The Cyclades’ Circle
The four beautiful islands of Milos
in the Cyclades
have a lot in common yet each hold a different appeal for visitors. The 220 islands that make up the Cyclades
played their part in Western civilisation and photojournalist Aline Dobbie
offers a personal account of her recent visit to the Aegean
to discover why they have such an enduring appeal today. Greece
… it’s oh so much more than just wine and sunshine!
I first visited 50 years ago; this was, however, my first time in the Cyclades
and it was pure enchantment. A quick visit to the Acropolis
was essential and then we embarked on a ferry to take us to our first stop, Milos
is known as the Island of Venus or Aphrodite
whose statue was discovered in 1823 and sold to the French. This volcanic island
emerged from the Aegean Sea
around two million years ago and is a spectacular place with its amazing multi-coloured beaches
. In the Mesolithic period the mineral obsidian was traded widely for tool-making.
The island is covered with herbs
and beautiful creepers, oleander, bougainvillea, roses and stunning pelargoniums in vibrant colours. In late May the whole island is ablaze with colour against the iconic blue and white Cycladic architecture
.The resident population is 5,000 and Milos
provides a warm welcome with authentic Greek cuisine
and a whole host of lovely places to stay.
is the port with a magnificent bay having once been the crater of the volcano that made Milos. Pollonia
is in the extreme north east with a scenic bay and beaches and the capital is Plaka
. The fishing village Klima
nearby was once an ancient city with Christian catacombs
and the cave in which the Venus was discovered.
has an archaeological museum with an exact copy of the Aphrodite statue
dating from the end of the Hellenistic period 323-146BC and is worth a visit. Sarakiniko,
with its pumice rock, is absolutely fascinating as are the small ruins of the city of Phylakopi
, the important centre for the obsidian trade. Adamas
has a very good mining museum
and the small Ecclesiastical Museum
in the ancient church of the Holy Trinity.
Having lunch in simple tavernas
where the seafood
is fresh really is a sheer delight.On our last day we relaxed on the Thalassitra
, a replica of a typical old Milos yacht. It was glorious swimming in the azure water off the west coast, and delicious food cooked by the skipper added to the enjoyment. There are daily flights from Athens
for the time-pressed traveller.
is reached by sea jet and we drove from the port of Kamares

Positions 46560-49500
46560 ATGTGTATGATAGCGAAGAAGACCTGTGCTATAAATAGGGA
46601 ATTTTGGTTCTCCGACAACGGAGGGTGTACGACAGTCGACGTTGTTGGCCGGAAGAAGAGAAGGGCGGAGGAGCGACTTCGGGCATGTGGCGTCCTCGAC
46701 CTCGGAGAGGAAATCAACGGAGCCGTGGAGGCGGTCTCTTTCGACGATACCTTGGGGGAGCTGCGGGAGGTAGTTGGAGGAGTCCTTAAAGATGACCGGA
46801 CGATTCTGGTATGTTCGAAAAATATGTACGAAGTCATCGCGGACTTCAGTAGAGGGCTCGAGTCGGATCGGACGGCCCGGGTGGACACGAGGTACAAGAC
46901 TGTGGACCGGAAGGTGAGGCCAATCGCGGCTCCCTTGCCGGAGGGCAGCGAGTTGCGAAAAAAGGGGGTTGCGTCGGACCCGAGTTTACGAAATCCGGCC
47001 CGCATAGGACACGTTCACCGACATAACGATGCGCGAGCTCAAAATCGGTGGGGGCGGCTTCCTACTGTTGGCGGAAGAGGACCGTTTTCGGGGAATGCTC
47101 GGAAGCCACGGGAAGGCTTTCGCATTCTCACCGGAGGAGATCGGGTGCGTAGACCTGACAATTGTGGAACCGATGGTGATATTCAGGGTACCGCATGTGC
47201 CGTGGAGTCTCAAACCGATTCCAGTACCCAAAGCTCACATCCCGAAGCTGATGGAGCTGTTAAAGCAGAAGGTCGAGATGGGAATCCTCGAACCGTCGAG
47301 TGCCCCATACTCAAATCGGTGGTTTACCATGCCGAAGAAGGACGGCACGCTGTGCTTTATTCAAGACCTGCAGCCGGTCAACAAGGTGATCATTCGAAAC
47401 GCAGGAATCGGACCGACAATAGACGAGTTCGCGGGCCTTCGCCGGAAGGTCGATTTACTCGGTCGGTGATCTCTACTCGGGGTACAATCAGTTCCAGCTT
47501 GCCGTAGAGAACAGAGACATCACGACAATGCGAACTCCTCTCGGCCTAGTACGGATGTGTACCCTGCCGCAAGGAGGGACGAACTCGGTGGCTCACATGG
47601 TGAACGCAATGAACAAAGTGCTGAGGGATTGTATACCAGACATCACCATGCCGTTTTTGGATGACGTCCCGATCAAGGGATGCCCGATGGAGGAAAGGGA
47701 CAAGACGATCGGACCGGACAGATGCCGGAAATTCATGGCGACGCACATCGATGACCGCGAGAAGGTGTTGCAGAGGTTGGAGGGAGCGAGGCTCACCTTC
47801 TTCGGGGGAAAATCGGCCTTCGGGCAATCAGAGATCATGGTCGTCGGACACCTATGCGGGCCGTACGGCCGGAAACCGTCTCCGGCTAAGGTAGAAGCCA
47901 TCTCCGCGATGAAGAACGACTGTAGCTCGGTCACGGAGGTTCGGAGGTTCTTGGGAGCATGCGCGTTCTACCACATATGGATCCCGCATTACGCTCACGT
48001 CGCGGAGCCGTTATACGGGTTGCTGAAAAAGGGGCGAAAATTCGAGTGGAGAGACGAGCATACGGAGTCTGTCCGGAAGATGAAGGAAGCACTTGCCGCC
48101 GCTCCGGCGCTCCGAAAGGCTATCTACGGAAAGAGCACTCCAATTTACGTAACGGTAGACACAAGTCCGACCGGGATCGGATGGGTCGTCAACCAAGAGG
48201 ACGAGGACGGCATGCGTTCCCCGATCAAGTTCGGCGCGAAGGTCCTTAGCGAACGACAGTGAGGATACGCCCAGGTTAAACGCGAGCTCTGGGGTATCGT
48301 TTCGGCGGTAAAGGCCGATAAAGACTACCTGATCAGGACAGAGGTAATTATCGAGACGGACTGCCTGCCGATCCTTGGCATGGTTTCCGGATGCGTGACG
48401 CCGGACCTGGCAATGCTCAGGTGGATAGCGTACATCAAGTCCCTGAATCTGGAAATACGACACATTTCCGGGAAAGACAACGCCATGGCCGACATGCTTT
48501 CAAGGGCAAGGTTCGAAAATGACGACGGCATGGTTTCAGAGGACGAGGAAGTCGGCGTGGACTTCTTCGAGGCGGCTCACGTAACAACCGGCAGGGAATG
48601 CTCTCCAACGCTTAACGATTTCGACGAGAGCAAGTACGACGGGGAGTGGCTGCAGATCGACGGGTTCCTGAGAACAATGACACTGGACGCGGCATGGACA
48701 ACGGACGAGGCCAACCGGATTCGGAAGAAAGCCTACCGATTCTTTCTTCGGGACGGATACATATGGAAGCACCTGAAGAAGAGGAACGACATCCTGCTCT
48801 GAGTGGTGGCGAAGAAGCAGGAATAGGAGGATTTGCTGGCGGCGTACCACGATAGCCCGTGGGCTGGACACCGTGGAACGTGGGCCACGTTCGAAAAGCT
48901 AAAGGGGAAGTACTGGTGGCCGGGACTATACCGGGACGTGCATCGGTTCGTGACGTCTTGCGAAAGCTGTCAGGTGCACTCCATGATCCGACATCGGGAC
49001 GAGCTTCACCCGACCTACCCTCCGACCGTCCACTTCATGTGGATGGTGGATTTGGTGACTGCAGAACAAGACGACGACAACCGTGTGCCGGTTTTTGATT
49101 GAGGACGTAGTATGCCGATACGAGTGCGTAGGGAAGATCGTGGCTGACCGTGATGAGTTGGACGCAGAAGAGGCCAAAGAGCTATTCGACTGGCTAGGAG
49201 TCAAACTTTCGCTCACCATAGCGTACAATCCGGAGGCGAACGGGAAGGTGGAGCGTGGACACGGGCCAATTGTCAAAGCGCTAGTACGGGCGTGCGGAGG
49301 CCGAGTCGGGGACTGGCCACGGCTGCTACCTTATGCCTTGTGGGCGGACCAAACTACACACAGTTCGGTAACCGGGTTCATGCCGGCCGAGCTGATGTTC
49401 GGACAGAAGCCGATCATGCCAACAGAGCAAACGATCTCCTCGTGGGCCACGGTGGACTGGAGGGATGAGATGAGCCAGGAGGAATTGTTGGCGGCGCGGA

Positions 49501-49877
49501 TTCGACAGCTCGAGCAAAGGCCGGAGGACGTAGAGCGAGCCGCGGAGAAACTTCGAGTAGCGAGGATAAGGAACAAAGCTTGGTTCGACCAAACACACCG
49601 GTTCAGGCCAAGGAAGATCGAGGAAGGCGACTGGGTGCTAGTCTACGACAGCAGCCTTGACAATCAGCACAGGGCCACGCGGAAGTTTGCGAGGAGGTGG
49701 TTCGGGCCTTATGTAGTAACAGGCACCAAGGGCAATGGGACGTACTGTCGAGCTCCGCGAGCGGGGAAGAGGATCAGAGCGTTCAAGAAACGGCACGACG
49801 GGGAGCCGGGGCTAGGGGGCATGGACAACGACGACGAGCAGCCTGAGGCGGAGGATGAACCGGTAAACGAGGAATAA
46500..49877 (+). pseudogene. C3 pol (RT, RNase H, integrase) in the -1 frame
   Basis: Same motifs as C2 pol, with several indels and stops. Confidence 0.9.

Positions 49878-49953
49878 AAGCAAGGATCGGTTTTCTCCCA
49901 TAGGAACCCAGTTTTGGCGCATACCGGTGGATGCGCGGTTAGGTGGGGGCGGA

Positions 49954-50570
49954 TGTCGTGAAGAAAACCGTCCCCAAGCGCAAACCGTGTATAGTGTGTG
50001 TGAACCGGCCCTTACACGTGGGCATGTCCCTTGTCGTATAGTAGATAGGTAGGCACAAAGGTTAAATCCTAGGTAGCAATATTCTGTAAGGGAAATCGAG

to one of the many good hotels in a beautiful bay with a glorious beach and well-kept tavernas. There are 2,000 permanent residents - the picturesque churches
, 55 ancient towers, whitewashed villages
, historical monasteries, dovecots and the capital town of Appollonia
with its narrow charming lanes and squares and the beaches all combine to make it so beautiful!
Being a small island it is easy to drive around. Apokofto beach
is near the iconic church of Chryssopigi
. Vathy beach
has a small colony of houses and tavernas along with the island’s only 5* luxury hotel which is truly beautiful and in Cycladic style with elegant pool and green lawns. We drove up to the prehistoric ruins on the Acropolis of Agios Andreas
and the church at the summit. Human activity is evident from the Neolithic period to the beginning of the Early Bronze Age (late 4th millennium BC). The strongly fortified citadel dates from the Mycenaean Age in the 13th century BC.
is the heritage ‘castle’ village with its Cycladic fusion with Venetian architecture. Artemonas
is adjacent to Appollonia
which also has strong Venetian influence; we visited a potter and also tasted the local unusual sweets being made by the confectioner. We watched the gathering of the caper berries
from hundreds of bushes growing everywhere. I would happily return to Platis Yialos
for a relaxing beach holiday
I particularly enjoyed the breakfast buffet at our hotel… the glorious preserved citrus
and fig jam
with as much fresh orange juice
as you could drink, or good coffee,
set you up for the day.The ferry departs daily from Piraeus for Sifnos, so it is easily accessible on the water as well as via the helipad too.
is the third largest island of the Cyclades